Legal Question in Native American Law in California

Native Native American Registery

My husband's great grandmother was a Native American. How do I get more information so my daughter can attend college for free? How do I get a registery number?

Asked on 7/13/09, 9:50 pm

1 Answer from Attorneys

Bryan Whipple Bryan R. R. Whipple, Attorney at Law

Re: Native Native American Registery

Let's see, if a great-grandparent were 100% Native American, the grandparent could be as little as 50%, the parent as little as 25%, and the current generation as little as 12-1/2%.

Each tribe sets its own membership requirements. Many, if not most, major tribes set the minimum Native American threshold at 50%. Some will go lower, some only if the membership applicant lives on the reservation and/or observes tribal customs.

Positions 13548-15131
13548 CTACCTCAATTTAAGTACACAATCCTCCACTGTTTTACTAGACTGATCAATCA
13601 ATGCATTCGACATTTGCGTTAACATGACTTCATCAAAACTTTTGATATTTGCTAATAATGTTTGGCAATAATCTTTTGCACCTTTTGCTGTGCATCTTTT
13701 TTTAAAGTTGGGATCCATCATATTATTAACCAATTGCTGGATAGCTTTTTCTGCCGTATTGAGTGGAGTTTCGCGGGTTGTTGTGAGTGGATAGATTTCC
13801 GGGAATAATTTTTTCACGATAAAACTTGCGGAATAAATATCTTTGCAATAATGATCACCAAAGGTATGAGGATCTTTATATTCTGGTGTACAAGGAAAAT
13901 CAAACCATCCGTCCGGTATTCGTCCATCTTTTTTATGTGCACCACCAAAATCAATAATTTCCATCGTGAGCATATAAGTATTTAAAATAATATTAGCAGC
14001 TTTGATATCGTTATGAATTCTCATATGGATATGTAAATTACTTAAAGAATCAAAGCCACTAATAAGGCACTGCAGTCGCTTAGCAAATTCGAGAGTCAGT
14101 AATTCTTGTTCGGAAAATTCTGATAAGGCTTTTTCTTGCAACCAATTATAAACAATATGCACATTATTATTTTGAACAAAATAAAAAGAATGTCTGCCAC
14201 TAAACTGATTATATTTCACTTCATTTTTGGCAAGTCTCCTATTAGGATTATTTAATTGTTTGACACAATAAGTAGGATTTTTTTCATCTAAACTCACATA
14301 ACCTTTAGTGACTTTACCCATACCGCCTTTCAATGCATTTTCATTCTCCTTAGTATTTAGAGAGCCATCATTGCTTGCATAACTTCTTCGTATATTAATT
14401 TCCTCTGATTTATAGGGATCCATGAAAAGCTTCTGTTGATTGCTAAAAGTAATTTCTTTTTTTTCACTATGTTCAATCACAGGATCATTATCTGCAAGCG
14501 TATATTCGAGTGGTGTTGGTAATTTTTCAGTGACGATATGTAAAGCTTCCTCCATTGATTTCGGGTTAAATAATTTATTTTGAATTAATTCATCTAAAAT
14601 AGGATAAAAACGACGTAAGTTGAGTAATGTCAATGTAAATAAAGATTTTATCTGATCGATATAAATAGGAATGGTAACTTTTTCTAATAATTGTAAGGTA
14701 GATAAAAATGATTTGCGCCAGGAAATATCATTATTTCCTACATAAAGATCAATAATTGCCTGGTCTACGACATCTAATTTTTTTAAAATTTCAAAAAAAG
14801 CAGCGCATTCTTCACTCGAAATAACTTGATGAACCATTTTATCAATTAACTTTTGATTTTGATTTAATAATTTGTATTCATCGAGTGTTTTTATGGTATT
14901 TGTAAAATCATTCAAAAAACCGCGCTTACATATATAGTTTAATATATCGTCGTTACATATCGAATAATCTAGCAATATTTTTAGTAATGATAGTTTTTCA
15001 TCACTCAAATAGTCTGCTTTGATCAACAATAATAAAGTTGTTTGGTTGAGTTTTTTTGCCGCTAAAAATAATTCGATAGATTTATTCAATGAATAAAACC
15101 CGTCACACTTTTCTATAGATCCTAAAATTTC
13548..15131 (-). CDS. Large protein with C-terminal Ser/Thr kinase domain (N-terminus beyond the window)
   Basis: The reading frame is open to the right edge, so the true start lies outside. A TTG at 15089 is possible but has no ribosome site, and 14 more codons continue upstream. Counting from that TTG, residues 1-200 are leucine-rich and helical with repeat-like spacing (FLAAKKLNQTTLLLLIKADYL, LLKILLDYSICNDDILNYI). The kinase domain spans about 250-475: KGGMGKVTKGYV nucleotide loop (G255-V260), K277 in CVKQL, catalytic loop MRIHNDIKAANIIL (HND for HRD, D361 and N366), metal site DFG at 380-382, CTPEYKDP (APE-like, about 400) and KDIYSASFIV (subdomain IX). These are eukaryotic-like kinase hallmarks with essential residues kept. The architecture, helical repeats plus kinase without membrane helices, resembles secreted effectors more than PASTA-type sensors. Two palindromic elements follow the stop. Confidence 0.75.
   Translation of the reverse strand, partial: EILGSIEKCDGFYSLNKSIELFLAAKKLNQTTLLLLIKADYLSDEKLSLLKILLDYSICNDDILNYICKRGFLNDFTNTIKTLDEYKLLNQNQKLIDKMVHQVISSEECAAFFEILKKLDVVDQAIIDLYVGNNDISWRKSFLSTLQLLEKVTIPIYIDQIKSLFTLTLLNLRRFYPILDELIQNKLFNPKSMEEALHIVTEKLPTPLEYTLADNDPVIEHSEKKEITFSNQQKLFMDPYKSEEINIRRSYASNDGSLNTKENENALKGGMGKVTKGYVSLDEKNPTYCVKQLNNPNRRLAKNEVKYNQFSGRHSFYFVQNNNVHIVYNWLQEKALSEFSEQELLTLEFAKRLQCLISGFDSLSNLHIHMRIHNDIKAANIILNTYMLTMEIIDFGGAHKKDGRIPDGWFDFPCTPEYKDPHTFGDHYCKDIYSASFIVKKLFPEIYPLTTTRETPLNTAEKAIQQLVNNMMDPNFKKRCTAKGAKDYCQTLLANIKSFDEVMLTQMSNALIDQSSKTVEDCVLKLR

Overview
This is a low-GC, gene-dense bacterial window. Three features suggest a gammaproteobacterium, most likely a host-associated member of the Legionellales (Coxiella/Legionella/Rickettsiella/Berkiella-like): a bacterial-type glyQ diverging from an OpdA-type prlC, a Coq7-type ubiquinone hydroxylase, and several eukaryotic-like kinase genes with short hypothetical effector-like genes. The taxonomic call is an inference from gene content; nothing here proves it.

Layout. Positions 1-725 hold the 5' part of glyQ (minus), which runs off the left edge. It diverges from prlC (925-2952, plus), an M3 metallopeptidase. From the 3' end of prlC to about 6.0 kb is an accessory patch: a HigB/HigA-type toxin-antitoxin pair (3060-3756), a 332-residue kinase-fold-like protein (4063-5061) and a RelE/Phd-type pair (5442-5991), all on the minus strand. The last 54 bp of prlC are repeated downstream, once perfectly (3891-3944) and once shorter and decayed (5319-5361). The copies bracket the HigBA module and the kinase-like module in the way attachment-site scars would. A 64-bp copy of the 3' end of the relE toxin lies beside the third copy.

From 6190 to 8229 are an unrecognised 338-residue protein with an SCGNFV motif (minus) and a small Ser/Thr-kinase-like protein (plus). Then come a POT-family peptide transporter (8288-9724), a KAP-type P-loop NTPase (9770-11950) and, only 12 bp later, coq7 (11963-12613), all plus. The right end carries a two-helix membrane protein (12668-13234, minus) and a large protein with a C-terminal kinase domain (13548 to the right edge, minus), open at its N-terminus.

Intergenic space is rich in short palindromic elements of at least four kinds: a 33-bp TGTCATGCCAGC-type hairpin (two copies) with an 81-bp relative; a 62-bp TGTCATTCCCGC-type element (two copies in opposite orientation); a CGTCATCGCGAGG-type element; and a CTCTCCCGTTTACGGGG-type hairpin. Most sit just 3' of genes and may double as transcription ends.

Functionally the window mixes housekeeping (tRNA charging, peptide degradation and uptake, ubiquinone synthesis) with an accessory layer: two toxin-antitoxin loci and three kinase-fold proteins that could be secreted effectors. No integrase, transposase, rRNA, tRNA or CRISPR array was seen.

Your daughter needs to apply for tribal membership in the tribe to which she asserts ancestry, and be prepared to offer some documentation. The details of the application process, proof required, and specific heritage requirements differ rather greatly depending to some extent, I think, on how badly that tribe wants to buuld up its membership or, on the other hand, is trying to exclude wannabe Indians.

I'd say there are very few tribes, if any, that will extend membership privileges to someone who is maybe 12.5% Native American and hasn't been, in the alternative, raised on the reservation, speaking the language and observing the customs and traditions all her life.

You need to contact the tribe in question for their requirements. As far as I know, the BIA and other U.S. agencies accept the tribe's determination of who is (for example) a Navajo and who isn't.

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Answered on 7/14/09, 12:56 am

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